Dr. Ashok v. Union of India and others

AIR 1997 SC 2298
Download Judgment: English
Country: India
Region: Asia
Year: 1997
Court: Supreme Court
Health Topics: Diet and nutrition, Environmental health
Human Rights: Right to a clean environment, Right to health, Right to life
Tags: Biohazard, Contamination, Food safety, Pesticide, Pollution

Amongst the several chemicals used industrially, some insecticides, colour additives and food additives (the chemicals) were approved for use in India even though they were banned in “advanced countries” as they carried carcinogenic properties.

These facts were mentioned in a letter sent by Dr. Ashok (the Petitioner) to the Chief Justice of India. The Court “treated the letter as a petition under Article 32 of the Constitution and took up the matter as a public interest litigation.” Article 32 guarantees the right to move the Supreme Court for the enforcement of fundamental rights. Along with the letter, the Court clubbed another petition challenging a notification by the Central Government which called for progressively phasing out the manufacture and use of Benzene Hexachloride (BHC) by cancelling certificate of registration from a future date.

In this matter, the Central Government had set up an expert committee to review the use of those pesticides which were either “banned or restricted for use in other countries.”

The Court’s analysis centred on the interpretation of the Insecticide Act, 1968 and the application of Article 21 of the Constitution which establishes the right to life and liberty and from which the Court derived the right to health.

On the relation between use of the chemicals and health, the Court noted that even though these chemicals could be used to fight epidemics like plague and dengue, this could not be used as an excuse for allowing their manufacture when their use is “grossly detrimental to the human health.” The Court went on to hold that excessive use of such hazardous products was a danger to the health and safety of living beings especially agricultural workers.

Stressing on the importance of public health within the framework of Article 21, the Court relied on M.C. Mehta v. Union of India & others ((1987) 4 SCC 463), where it held that “life, public health and ecology have priority over problems of unemployment and loss of revenue.”

Regarding the need for an intervention by the administrative machinery of the State, the Court noted that there was no coordination between the different ministries involved. It, therefore, directed that within two months from the order, a committee of four senior officers from the four different ministries involved be set up. The purpose of the committee would be to deliberate upon and take “suitable measures” in respect of insecticides and chemicals which is found to be hazardous to health. The Court did not issue directions with regard to the chemicals mentioned in the petition.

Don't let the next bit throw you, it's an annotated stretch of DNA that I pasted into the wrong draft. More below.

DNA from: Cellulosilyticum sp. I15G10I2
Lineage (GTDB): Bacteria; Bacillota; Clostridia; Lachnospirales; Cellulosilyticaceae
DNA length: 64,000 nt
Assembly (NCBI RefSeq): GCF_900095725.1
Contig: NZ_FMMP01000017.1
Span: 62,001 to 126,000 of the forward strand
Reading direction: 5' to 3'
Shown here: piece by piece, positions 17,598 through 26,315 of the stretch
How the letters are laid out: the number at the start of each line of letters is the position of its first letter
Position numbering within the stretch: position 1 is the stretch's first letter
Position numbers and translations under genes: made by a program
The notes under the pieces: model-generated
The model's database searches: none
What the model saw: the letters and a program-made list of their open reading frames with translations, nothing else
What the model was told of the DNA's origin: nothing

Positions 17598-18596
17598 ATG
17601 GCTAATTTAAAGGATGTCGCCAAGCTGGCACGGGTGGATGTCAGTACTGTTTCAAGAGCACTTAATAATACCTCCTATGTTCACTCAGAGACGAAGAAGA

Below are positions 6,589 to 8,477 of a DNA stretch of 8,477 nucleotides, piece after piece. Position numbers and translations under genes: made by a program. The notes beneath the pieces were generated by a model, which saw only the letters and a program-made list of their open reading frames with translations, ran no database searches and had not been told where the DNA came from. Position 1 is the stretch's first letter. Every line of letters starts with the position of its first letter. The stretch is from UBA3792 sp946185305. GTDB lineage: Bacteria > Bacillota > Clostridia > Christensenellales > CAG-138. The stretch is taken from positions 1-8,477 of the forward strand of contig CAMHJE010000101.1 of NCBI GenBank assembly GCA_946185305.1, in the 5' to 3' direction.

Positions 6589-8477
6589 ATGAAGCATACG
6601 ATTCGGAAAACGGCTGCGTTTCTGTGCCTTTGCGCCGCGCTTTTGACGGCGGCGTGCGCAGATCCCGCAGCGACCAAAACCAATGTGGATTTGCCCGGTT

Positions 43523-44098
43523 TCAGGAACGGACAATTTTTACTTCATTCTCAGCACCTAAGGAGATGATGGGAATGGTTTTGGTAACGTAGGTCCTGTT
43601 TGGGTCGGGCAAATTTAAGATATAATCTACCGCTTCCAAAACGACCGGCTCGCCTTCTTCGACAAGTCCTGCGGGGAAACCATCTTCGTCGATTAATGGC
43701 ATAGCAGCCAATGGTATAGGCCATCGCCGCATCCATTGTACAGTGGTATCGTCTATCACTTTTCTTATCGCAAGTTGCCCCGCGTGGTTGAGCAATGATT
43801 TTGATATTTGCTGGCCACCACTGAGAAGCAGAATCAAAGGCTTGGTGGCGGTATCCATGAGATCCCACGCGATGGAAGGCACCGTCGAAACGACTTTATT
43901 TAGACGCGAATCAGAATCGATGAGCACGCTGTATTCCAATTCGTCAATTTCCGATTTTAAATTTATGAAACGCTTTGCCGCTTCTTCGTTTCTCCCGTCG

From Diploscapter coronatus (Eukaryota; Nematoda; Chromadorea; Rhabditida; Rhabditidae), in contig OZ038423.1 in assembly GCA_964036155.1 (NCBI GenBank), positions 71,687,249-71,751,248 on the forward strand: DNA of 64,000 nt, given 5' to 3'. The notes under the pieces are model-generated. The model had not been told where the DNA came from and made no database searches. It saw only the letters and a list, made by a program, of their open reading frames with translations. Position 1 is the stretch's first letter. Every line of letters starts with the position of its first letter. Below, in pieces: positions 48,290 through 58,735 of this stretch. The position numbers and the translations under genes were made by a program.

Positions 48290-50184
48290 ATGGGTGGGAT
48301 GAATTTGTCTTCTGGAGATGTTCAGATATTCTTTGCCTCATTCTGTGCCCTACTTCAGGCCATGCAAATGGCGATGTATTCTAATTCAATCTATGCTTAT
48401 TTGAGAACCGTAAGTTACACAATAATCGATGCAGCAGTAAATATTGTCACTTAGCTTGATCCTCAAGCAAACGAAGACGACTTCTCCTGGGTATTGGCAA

As to the question of BHC and certificates of registration, the Court held that the order of the Central Government cancelling certificates of registration for the formulation of BHC 10% was within its jurisdiction and did not suffer with any legal infirmity. It, however, held that the Central Government had no power to cancel certificates of registration issued in respect of BHC which “is one of the substances specified in the schedule and as such is an insecticide.”

The Court further held that the Central Government had no power to cancel certificates of registration with respect to substances specified in the Schedule even if there was scientific evidence that the use of such a substance was grossly detrimental to human health. It held this to be a “lacuna in the legislation” and therefore “steps should be taken for appropriate amendment to the legislation.”

“The excessive use of chemicals and pesticides for optimising agricultural production created alarming danger to health and safety of living beings in general and agriculture workers in particular.” Page 6.

“Right to Life enshrined in Article 21 means right to have something more than survival and not mere existence or animal existence. It includes all those aspects of life which go to make a man's life meaningful, complete and worth living.” Page 6.

“By giving an extended meaning to expression 'life' in Article 21 this court has brought health hazards due to pollution within it and so also the health hazards from use of harmful drugs.” Page 8.